This article is part of the Research Topic What can neuroscience learn from contemplative practices?

Original Research ARTICLE

Front. Psychol., 08 November 2013 | doi: 10.3389/fpsyg.2013.00792

Mindfulness training improves attentional task performance in incarcerated youth: a group randomized controlled intervention trial

  • 1College of Nursing, New York University, New York, NY, USA
  • 2Department of Psychology, University of Miami, Coral Gables, FL, USA
  • 3Lionheart Foundation, Boston, MA, USA

We investigated the impact of cognitive behavioral therapy and mindfulness training (CBT/MT) on attentional task performance in incarcerated adolescents. Attention is a cognitive system necessary for managing cognitive demands and regulating emotions. Yet persistent and intensive demands, such as those experienced during high-stress intervals like incarceration and the events leading to incarceration, may deplete attention resulting in cognitive failures, emotional disturbances, and impulsive behavior. We hypothesized that CBT/MT may mitigate these deleterious effects of high stress and protect against degradation in attention over the high-stress interval of incarceration. Using a quasi-experimental, group randomized controlled trial design, we randomly assigned dormitories of incarcerated youth, ages 16–18, to a CBT/MT intervention (youth n = 147) or an active control intervention (youth n = 117). Both arms received approximately 750 min of intervention in a small-group setting over a 3–5 week period. Youth in the CBT/MT arm also logged the amount of out-of-session time spent practicing MT exercises. The Attention Network Test was used to index attentional task performance at baseline and 4 months post-baseline. Overall, task performance degraded over time in all participants. The magnitude of performance degradation was significantly less in the CBT/MT vs. control arm. Further, within the CBT/MT arm, performance degraded over time in those with no outside-of-class practice time, but remained stable over time in those who practiced mindfulness exercises outside of the session meetings. Thus, these findings suggest that sufficient CBT/MT practice may protect against functional attentional impairments associated with high-stress intervals.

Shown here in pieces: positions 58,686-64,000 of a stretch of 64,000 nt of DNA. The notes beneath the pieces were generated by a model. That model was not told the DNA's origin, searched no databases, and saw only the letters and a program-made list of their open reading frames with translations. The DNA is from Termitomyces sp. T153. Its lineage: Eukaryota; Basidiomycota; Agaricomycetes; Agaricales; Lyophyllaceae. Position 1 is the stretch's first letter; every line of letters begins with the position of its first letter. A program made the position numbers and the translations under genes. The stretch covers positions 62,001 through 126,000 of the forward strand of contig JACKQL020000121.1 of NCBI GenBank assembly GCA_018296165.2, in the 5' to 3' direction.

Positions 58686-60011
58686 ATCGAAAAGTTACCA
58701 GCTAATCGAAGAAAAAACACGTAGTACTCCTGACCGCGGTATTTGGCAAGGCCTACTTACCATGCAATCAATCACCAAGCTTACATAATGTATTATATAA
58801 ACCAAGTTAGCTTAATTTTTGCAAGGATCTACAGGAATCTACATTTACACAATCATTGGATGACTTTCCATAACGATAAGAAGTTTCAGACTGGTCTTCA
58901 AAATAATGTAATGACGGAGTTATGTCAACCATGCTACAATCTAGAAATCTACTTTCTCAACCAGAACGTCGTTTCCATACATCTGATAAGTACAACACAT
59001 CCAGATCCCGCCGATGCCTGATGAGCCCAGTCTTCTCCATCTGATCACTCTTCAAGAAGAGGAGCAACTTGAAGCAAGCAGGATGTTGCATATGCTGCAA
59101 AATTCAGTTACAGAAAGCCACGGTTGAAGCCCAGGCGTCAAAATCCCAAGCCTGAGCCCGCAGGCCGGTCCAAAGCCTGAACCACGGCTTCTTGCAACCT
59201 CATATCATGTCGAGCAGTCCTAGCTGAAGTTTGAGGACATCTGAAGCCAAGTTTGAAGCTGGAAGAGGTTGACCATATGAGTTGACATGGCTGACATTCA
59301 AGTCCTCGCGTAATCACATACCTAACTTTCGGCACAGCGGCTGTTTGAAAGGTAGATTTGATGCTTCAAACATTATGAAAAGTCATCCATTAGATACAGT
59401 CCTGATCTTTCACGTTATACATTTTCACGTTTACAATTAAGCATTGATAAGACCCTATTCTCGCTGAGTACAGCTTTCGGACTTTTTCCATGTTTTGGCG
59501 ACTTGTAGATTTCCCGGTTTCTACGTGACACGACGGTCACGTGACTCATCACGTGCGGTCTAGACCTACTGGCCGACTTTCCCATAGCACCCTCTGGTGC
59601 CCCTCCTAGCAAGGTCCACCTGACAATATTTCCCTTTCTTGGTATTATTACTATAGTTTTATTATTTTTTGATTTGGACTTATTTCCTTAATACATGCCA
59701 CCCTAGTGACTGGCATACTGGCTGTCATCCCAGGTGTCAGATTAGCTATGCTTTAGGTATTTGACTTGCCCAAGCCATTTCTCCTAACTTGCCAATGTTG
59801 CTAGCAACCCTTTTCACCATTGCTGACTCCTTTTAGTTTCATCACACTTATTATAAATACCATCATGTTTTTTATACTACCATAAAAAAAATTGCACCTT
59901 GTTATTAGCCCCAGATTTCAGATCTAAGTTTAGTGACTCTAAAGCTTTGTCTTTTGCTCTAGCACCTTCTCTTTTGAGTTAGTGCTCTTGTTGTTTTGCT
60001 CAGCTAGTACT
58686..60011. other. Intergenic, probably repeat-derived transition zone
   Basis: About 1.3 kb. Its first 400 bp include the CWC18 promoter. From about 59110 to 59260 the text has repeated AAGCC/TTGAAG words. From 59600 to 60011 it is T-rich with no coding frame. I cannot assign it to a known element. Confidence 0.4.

Keywords: adolescent development, incarcerated adolescents, detained adolescents, stress, attention, mindfulness meditation

Citation: Leonard NR, Jha AP, Casarjian B, Goolsarran M, Garcia C, Cleland CM, Gwadz MV and Massey Z (2013) Mindfulness training improves attentional task performance in incarcerated youth: a group randomized controlled intervention trial. Front. Psychol. 4:792. doi: 10.3389/fpsyg.2013.00792

Received: 18 June 2013; Paper pending published: 10 August 2013;
Accepted: 08 October 2013; Published online: 08 November 2013.

Edited by:

Zoran Josipovic, New York University, USA

Reviewed by:

Patricia A. Jennings, Pennsylvania State University, USA
Robert W. Roeser, Portland State University, USA

Copyright © 2013 Leonard, Jha, Casarjian, Goolsarran, Garcia, Cleland, Gwadz and Massey. This is an open-access article distributed under the terms of the Creative Commons Attribution License (CC BY). The use, distribution or reproduction in other forums is permitted, provided the original author(s) or licensor are credited and that the original publication in this journal is cited, in accordance with accepted academic practice. No use, distribution or reproduction is permitted which does not comply with these terms.

*Correspondence: Noelle R. Leonard, New York University College of Nursing, 726 Broadway, 10th floor, New York, NY 10003, USA e-mail: nrl4@nyu.edu

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